“For a short time, we’re free to glide, carve, dip and soar. It’s pure play, harmony of man and nature …”
By Bob Berwyn
*Originally published in New West in 2007
I want to tell you about an old song by Austrian singer and songwriter Wofgang Ambros called Schifoan. Translated, the song title simply means skiing. But the lyrics to this three-minute ditty capture so much of the feeling of a good ski day that it became a sing-along anthem in this ski-crazy mountain country, not to mention a karaoke favorite.
In the first verse, Ambros describes the joy of strapping his boards to the car roof on a Friday afternoon, the giddy anticipation of seeing snow-covered mountains on the horizon, and his determination to catch first chair in the morning to ensure first tracks — but not before stopping at the mountain hut for a Jagatee (hot tea with rum). Continue reading “An old rock-n-roll anthem for a new ski season”→
Danube Pano from Aggstein Castle looking across at Willendorf.
Most travelers have heard of the Wachau region. The fertile hillsides along the Danube River have long been designated as a World Heritage region for its cultural and natural landscapes. But just across the river is another slice of forest, the Dunkelsteinerwald, that’s not quite as famous but just as beautiful. On a mid-October weekend, we hiked from the pilgrimage town of Maria Langegg up the restored Aggstein Castle, which was built in the 12th century. Like many others along the Danube, the castle was an outpost for charging toll to passing ships, a payment made in exchange for maintaining the paths along the shore that were used to tow ships upstream. But the area was inhabited long before that, with signs of civilization dating back to the Celtic era — and long before. Just across the river, construction workers in 1908 unearthed the famed Venus of Willendorf, a prehistoric fertility figurine dating back to about 25,000 BC.
In just two years following a man-made flood in the Colorado River Delta, cottonwoods and willows have grown 10 feet tall, rebuilding habitat for other native plants and animals, according to a new monitoring report on the international experiment to re-water the long-arched region.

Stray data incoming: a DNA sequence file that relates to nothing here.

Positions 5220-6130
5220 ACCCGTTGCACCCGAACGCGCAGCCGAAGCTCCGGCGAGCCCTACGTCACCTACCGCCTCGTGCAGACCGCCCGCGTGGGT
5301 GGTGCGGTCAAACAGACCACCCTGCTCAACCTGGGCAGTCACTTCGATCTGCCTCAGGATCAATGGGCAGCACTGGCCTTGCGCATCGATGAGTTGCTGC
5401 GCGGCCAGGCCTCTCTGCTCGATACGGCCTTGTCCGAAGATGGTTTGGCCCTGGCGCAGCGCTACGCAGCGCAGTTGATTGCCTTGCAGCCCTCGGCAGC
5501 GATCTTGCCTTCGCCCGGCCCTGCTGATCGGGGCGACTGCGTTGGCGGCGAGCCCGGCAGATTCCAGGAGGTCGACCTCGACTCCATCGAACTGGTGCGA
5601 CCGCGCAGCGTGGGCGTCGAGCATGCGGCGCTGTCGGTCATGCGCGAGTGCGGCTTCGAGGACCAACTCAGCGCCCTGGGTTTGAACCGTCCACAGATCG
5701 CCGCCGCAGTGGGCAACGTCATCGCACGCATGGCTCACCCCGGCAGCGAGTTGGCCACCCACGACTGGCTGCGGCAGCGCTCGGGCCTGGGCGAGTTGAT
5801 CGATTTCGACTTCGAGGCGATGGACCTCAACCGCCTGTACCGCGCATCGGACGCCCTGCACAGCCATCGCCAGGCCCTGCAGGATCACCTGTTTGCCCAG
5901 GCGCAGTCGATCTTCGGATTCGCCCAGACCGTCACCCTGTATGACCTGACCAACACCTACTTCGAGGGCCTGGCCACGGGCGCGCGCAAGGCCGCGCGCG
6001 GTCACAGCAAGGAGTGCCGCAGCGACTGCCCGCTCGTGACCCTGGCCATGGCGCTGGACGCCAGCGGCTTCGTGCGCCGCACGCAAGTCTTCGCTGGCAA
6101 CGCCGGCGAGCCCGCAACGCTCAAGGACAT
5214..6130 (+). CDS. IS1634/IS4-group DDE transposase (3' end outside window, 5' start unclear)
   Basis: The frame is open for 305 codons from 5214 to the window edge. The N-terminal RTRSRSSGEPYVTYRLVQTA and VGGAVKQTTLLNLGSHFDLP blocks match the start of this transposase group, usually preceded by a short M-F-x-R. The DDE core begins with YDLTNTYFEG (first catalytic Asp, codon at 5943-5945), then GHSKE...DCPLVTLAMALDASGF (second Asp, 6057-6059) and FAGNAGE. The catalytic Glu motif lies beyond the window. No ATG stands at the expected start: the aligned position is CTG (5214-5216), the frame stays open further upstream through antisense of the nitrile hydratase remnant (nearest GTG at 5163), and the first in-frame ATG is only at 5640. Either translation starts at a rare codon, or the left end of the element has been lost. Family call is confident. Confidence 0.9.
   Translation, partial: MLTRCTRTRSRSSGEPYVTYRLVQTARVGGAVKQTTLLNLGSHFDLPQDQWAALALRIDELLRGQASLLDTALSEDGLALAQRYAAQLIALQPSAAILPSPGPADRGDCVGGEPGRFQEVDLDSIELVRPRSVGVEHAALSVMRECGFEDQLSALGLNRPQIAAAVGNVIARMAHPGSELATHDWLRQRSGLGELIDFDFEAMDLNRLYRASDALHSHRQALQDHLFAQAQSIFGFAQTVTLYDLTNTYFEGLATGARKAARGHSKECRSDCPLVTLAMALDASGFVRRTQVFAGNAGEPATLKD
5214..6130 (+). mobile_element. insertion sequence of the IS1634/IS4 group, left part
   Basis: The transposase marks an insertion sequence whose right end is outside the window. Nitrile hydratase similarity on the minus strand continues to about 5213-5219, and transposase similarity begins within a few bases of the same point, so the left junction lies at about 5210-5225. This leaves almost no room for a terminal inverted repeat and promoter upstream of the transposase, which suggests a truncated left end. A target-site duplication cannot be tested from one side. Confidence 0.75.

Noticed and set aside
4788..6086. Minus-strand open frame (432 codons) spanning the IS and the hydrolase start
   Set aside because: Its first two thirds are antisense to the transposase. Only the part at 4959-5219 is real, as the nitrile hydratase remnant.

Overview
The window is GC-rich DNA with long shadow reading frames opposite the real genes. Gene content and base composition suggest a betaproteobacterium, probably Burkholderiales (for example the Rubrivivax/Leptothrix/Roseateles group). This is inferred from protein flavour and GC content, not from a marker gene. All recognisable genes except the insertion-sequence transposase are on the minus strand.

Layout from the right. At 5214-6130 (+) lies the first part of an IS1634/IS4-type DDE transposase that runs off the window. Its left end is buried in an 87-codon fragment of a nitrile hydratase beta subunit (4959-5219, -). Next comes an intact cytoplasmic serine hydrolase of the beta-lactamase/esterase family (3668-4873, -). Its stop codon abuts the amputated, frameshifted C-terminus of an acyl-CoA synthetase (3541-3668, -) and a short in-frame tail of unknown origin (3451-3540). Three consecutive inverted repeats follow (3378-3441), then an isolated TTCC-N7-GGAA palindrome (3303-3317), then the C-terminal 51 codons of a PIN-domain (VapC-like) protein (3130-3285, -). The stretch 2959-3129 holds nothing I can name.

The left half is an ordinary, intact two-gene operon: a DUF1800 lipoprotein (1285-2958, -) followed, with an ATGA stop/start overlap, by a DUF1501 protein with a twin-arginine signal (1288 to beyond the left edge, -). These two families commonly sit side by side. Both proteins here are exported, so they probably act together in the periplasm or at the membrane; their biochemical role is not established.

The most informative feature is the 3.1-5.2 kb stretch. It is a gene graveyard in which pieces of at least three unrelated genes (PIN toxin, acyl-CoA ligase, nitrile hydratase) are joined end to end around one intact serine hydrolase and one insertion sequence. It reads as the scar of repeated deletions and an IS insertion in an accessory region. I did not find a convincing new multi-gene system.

Water shortages, sudden floods on the climate change menu in South America
Researchers already know that the world’s tropical glaciers are melting fast, but a new study published in The Cryosphere, an European Geosciences Union journal, helps pinpoint some of the potential impacts. The research focused on the Bolivian Andes, where glaciers dwindled by 43 percent in the last 30 years. The melting ice has created lakes that could burst and flood downstream towns, according to lead author Simon Cook a lecturer at the Manchester Metropolitan University in the UK.
The glacier meltdown also threatens regional water supplies. The 2.3 million residents of La Paz and El Alto get about 15 percent of their water supply from glaciers, and double that during the dry season. One lake in the region has already dried up, according to the authors, who said their study is one of the first to look specifically at recent large-scale glacier change in Bolivia. Continue reading “Melting Andes glaciers pose risk in Bolivia”→
Soil moisture, snowpack data help inform new forecast modeling
Some droughts creep up on you, while others seem to come out of nowhere, like in 2012 when spring came early and a hot, dry summer parched fields and forests and led to a busy wildfire season, including the destructive Waldo Canyon blaze near Colorado Springs.
Seasonal forecasts issued in May 2012 did not foresee a drought forming in the country’s midsection. But by the end of August, the drought had spread across the Midwest, parching Oklahoma, Kansas, Nebraska, and Missouri. Now, after analyzing conditions leading up to the drough, researchers at the National Center for Atmospheric Research, say similar droughts in the future could be predicted by paying close attention to key indicators like snowmelt and soil moisture. Continue reading “Study eyes ‘flash drought’ forecasts”→
Global temperatures stayed near record-high levels in Autumn, with last month ending up as the second-warmest September on record, going back to 1880. For the month, the average sea- and land-surface temperature was 1.60 degrees Fahrenheit above the 20th century average, just 0.07 degrees Fahrenheit cooler than September 2015, according to the latest monthly State of the Climate report from NOAA’s National Centers for Environmental Information.
Long-term studies show potential impacts of climate change
A new set of scientific reports highlights the value of long-term observations in relatively undisturbed ecosystems and also offers a preview of how global warming may change Antarctica in coming decades.
The research shows that a period of unusual warmth in 2001 and 2002, caused by a confluence two natural climate cycles, accelerated the microbial food chain and shook up the distribution of penguin populations and thinned glaciers according to October issue of the journal BioScience .
The research came out of two long-term ecological research stations, including Palmer Station, on the West Antarctic Peninsula, where scientists study how “changing sea ice extent influences marine ecology and the multilayered food webs of the coastal, nearshore, and continental slope ecosystems.” Other studies were done at the McMurdo Dry Valleys LTER, in an ice-free polar desert where glacial meltwater plays a huge role in ecosystems. Continue reading “How will Antarctica respond to global warming?”→